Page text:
8. The butt joint hanger according to claim 1 wherein said first and second abutting surfaces diverge from said first plane in a direction toward said axis so that when said hanger device is installed between said two construction beams, each of said edges defining said first plane are adjacent a respective construction beam.
9. The butt joint hanger according to claim 8 wherein each of said attachment points to said first and second rails includes a spacer member between said lateral member and a respective first and second rail.
10. A butt joint hanger device adapted to be installed between two construction beams for connecting adjacent ends of two pieces of wallboard together to form a butt joint between said two construction beams having a first length, said two construction beams each having a respective wallboard nailing surface lying in a second plane, each piece of said two pieces of wallboard being secured to a respective one of said wallboard nailing surfaces, said device comprising:
(a) one or more lateral members each having a first surface;
(b) a central elongated rail having a longitudinal axis and a joint mounting surface of a second length, said central elongated rail having a side opposite said joint mounting surface attached to said first surface of said one or more lateral members; and
(c) each of said one or more lateral members having first and second abutting members attached to said first surface and extending therefrom on opposite sides of said central elongated rail, each of said first and second abutting members having an abutting surface, opposite outer edges of said abutting surfaces being arranged in a first plane,
wherein said central elongated member is spaced from said second plane.
11. The butt joint hanger according to claim 10 wherein said central elongated rail is attached to said first surfaces of said one or more lateral members by means of pivotal attachments so that the spacing between said first and second abutting members with respect to said axis can be adjusted to be received between said two construction beams of different spacings.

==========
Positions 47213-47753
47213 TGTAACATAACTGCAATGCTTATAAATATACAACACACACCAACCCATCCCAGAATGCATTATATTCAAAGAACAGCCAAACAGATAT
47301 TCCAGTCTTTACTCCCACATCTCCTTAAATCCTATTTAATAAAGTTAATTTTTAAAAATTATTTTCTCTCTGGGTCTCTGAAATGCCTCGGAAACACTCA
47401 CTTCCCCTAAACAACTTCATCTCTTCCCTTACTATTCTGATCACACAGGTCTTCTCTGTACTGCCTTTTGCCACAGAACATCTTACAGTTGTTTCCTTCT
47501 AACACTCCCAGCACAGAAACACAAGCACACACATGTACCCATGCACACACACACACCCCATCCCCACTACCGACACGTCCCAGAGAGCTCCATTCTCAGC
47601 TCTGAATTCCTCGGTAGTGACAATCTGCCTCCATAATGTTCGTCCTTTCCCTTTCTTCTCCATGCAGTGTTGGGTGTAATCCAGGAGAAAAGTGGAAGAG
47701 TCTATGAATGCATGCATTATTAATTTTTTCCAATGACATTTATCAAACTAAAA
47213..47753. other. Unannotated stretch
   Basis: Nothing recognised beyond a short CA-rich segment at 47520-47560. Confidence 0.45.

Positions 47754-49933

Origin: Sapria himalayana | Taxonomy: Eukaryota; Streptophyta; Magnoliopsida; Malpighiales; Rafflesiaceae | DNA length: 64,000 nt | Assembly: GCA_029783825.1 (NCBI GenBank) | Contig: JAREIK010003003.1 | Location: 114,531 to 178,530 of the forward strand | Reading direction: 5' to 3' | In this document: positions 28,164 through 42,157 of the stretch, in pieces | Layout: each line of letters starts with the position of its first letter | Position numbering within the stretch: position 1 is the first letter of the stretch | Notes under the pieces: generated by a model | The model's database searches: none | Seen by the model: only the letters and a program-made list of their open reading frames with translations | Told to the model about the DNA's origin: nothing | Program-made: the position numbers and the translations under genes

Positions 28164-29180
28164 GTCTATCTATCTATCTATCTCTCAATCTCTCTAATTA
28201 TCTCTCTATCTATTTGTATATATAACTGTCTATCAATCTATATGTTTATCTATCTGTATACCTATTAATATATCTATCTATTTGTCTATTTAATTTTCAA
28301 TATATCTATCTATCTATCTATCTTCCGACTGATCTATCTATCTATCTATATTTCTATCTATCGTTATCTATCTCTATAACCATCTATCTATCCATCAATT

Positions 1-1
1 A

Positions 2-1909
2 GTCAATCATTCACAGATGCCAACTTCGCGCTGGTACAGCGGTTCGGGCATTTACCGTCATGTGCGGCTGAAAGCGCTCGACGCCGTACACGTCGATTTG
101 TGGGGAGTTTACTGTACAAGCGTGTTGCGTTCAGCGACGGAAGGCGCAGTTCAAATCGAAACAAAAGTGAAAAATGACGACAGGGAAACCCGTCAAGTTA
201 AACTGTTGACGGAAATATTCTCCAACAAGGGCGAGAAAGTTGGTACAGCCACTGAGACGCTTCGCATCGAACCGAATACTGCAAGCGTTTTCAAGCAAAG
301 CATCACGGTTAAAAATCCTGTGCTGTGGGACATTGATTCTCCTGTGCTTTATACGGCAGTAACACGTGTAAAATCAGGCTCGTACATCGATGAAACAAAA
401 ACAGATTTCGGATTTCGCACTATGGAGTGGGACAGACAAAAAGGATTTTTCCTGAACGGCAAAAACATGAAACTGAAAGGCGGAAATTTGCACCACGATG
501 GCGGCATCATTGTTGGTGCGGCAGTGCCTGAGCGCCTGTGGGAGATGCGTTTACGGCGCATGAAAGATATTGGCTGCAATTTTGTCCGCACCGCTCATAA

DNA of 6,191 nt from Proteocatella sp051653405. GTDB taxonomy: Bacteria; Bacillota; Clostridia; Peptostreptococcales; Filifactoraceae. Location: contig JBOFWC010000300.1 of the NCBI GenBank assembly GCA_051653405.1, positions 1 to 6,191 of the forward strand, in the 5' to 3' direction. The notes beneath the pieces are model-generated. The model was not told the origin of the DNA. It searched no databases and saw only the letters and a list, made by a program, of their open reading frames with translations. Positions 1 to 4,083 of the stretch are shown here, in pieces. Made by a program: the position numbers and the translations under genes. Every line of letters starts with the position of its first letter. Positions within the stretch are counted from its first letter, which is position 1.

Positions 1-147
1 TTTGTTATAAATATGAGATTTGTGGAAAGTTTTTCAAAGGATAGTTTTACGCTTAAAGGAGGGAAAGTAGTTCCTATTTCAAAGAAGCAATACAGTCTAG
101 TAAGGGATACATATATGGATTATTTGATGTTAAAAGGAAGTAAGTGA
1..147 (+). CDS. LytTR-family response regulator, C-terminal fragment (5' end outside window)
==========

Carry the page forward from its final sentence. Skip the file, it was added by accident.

12. The butt joint hanger according to claim 11 wherein said one or more lateral members are at least two lateral members and wherein each of said abutting members is attached to a said first surface of a respective said at least two lateral members by means of a pivotal attachment.
13. The butt joint hanger according to claim 12 wherein each of said pivotal attachments to said first and second abutting members includes a spacer member between said one or more lateral members and a respective first and second abutting member.
14. The butt joint hanger according to claim 10 adapted so that when installed between said two construction beams, said first and second planes coincide and said joint mounting surface is between said second plane and said first surface of said lateral members.
15. The butt joint hanger according to claim 13 wherein said hanger is adapted to be spaced from said two construction beams.
16. The butt joint hanger according to claim 10 wherein said first abutting members of some of said lateral members are mutually attached to form a continuous elongated first side rail and wherein said second abutting members of some of said lateral members are mutually attached to form a continuous elongated second side rail.
17. The butt joint hanger according to claim 10 wherein said abutting surfaces of said first and second abutting members diverge from said first plane in a direction toward said axis so that when said hanger device is installed between said two construction beams, each of said edges defining said plane are adjacent a respective construction beam.
18. The butt joint hanger according to claim 10 adapted to be supported only by said two pieces of wallboard.
19. A butt joint hanger device, in combination with two pieces of wallboard, said device, installed between two construction beams connecting adjacent ends of two pieces of wallboard together forming a butt joint between said two construction beams having a first length, said two construction beams each having a respective wallboard nailing surface lying in a second plane, each piece of said two pieces of wallboard being secured to a respective one of said wallboard nailing surfaces,